Nutritional deficiency is by far the most common cause of anaemia worldwide. Nearly half the cases of nutritional deficiency-related anaemia in India are caused by consuming too little iron. Inadequate intake of the vitamins B9 (folate) and B12 is also a frequent cause.
The flagship initiative to combat anaemia that started in 1970, the National Anaemia Prophylaxis Programme, concentrated on distributing iron and folic acid tablets among two vulnerable population segments–pregnant women, and children aged 1 to 5 years.
Despite the programme, iron-deficiency anaemia has remained India’s top cause of disability since 2005, IndiaSpend reported in October 2016. Disability in this context means the absence of good health. In fact, iron-deficiency anaemia was a bigger cause of disability in 2016 than in 1990, as per a new study in the medical journal Lancet.
Anaemia causes 20% of maternal deaths in India and was the associate cause in 50% of maternal deaths, IndiaSpend reported in October 2016. It causes low birth weight among babies, putting them at risk for lifelong issues involving cognitive development and physical growth. Anaemic children go on to earn 2.5% less as adults than their healthier peers.
Why anaemia persists
“Low political commitment” is the top reason that Sheila Vir, a public health nutrition specialist with over 30 years’ experience, cited in a conversation with IndiaSpend. “We have never taken the anaemia problem as seriously as we should have, and hence, we did not implement interventions effectively nor did we design interventions that looked at every possible means to enhance the dietary intake of iron such as food fortification in addition to iron and folic acid tablets.”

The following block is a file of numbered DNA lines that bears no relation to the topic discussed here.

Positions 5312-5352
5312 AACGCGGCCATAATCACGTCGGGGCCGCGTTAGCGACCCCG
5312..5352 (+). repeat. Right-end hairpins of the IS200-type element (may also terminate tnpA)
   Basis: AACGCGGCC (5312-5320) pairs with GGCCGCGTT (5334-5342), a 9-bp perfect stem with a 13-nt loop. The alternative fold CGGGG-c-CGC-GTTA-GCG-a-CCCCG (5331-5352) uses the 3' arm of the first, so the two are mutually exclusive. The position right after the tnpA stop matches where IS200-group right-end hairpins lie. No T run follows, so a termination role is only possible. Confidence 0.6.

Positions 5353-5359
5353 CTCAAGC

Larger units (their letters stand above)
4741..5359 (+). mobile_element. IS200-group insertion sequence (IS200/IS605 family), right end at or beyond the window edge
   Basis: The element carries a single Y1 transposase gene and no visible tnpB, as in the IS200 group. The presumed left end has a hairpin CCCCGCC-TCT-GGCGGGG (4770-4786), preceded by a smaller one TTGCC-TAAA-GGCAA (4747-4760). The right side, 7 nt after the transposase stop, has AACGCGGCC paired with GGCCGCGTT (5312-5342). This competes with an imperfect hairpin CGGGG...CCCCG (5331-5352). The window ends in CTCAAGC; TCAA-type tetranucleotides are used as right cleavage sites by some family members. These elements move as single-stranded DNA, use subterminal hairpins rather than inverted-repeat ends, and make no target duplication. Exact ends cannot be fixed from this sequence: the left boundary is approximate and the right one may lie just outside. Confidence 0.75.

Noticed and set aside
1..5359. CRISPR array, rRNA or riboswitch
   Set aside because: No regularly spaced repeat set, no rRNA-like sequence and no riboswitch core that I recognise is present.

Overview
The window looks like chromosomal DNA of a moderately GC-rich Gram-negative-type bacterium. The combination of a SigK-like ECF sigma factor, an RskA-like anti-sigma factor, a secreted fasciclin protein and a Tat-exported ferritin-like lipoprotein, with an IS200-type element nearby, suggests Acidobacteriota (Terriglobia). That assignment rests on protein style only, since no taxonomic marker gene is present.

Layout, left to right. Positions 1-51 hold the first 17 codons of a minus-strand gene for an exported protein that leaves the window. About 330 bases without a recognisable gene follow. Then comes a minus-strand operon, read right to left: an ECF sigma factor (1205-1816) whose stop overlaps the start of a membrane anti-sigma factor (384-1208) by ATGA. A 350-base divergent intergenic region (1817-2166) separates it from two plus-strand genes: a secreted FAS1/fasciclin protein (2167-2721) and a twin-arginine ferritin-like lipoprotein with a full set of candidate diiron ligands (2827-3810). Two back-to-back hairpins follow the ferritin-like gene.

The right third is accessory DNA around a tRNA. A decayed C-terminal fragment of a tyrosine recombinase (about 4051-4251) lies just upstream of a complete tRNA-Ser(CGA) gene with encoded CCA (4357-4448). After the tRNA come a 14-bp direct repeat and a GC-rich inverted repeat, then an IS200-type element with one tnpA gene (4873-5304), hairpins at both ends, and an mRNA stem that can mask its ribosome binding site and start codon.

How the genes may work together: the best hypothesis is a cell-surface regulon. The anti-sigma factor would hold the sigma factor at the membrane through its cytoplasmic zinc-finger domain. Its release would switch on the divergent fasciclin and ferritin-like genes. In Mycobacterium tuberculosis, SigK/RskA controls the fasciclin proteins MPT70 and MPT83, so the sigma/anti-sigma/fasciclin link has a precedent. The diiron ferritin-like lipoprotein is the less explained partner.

Taking issue with the name of the government’s foremost initiative to address anaemia, the National Anaemia Prophylaxis Programme, Vir explained that “prophylaxis” means preventive treatment, and said it was “non-serious” to think of the programme as merely a preventive intervention given India’s high rates of malnutrition and maternal mortality. “We needed and continue to need an all-out effort against anaemia to prevent as well as manage it,” she said.
Sustained advocacy helped to somewhat intensify the health ministry’s focus on anaemia. In 1991, the flagship programme was renamed National Nutritional Anaemia Control Programme and made part of the National Child Survival and Safe Motherhood Programme, which attempts to cater to the overall needs of mothers and children pertaining to health and disease. Dosages of iron-folic acid supplements were also increased.